Pardon hearing urged to send message a troubled life can be reclaimed
Thomas Schoolcraft is sworn in by Deputy Attorney General Ann Rice prior to testifying at his pardon hearing on Tuesday. (DAVE SOLOMAN/UNIONLEADER)
No one spoke in opposition to the pardon at the two-hour hearing that included testimony from two Cheshire County commissioners, the Rockingham County attorney, social workers, college professors and Schoolcraft's mother, Carrie Daley of Seabrook.
For the past two years he has also worked as a Cheshire County corrections officer and received glowing reviews for his work with prisoners, even though county jail superintendents throughout the state are concerned that a felon was hired to work at the jail, and they want to change the rules to prevent such hires in the future.
Rockingham County Attorney Jim Reams, whose office prosecuted the case, had previously submitted a letter to the council saying the pardon would be "hard to oppose," but he did not take a stand at the hearing.
Current rules do not prohibit a felon from being certified as a county corrections officer, nor do they require convictions be disclosed to the certifying board. Felons are disqualified from state prison jobs and other law enforcement positions.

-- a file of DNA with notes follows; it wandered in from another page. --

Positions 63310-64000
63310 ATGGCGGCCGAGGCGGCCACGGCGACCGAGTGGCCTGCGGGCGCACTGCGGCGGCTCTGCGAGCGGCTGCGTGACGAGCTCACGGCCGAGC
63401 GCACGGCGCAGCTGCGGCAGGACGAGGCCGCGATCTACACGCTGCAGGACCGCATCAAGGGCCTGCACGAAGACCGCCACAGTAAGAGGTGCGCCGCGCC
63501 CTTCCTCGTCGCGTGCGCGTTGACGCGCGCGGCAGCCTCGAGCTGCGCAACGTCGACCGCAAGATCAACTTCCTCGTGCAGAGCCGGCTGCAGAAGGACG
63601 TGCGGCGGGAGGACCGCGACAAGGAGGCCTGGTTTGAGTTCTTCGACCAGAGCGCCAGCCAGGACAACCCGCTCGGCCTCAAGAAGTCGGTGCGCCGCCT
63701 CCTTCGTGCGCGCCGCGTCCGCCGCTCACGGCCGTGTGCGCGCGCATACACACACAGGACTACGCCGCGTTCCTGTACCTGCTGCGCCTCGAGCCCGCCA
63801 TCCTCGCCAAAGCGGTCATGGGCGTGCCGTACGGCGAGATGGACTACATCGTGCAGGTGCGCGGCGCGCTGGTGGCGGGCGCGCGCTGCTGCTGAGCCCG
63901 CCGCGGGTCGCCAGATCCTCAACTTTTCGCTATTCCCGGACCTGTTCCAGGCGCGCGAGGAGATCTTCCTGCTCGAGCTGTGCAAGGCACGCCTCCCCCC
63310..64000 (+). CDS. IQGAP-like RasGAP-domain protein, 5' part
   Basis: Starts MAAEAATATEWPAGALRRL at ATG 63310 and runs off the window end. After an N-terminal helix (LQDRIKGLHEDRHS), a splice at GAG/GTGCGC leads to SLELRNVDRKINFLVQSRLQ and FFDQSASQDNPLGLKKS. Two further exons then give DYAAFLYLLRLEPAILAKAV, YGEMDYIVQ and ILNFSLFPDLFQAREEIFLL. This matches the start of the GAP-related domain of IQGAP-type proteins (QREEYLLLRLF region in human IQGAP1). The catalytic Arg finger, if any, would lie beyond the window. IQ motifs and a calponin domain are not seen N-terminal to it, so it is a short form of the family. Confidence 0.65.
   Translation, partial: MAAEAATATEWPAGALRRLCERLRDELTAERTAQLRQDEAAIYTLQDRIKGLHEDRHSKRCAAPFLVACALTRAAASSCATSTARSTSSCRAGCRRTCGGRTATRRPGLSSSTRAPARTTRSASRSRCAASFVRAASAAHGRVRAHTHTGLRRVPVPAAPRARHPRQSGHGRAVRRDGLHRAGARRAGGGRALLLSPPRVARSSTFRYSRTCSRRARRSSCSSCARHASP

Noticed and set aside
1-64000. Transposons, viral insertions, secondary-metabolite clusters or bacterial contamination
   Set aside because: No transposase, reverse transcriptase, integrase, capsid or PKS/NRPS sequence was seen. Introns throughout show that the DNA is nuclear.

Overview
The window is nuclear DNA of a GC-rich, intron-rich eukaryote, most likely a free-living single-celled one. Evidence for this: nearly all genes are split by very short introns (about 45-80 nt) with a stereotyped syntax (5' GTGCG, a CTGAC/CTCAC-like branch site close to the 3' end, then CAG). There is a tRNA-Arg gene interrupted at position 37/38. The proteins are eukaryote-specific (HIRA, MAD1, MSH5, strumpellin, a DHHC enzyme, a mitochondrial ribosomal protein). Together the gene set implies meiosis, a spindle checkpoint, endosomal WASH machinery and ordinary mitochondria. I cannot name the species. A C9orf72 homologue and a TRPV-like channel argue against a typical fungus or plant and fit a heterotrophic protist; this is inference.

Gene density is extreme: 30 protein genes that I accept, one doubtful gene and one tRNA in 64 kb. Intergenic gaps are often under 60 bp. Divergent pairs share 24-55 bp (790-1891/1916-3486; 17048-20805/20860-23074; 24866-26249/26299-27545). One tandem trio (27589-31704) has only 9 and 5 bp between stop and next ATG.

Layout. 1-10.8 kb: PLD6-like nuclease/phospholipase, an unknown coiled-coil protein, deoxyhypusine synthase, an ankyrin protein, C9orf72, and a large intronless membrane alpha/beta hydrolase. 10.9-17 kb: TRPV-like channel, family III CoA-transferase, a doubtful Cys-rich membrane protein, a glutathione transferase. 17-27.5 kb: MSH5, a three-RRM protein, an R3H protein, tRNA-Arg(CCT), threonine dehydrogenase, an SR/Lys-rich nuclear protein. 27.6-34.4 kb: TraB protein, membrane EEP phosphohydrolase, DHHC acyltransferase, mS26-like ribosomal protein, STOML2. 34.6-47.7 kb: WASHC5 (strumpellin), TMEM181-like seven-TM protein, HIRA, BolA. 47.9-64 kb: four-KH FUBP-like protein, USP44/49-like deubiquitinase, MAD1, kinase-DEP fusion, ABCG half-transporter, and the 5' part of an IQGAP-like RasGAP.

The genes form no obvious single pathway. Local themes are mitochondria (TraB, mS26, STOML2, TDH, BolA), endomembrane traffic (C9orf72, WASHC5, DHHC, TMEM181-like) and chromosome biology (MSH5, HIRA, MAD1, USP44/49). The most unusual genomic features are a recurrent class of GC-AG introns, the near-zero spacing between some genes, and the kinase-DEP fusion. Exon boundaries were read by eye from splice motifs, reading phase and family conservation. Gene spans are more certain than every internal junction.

His attorney, Richard Guerriero of Keene, told the council there was no particular legal standard to guide their decision, and admitted there was no claim of injustice.
New Hampshire governors and the Executive Council have been reluctant to grant pardons, as only a handful have been granted in the past 30 years, according to Councilor Chris Sununu, R-Newfields. "Pardons in this state are a rare thing," he said at the conclusion of the hearing.
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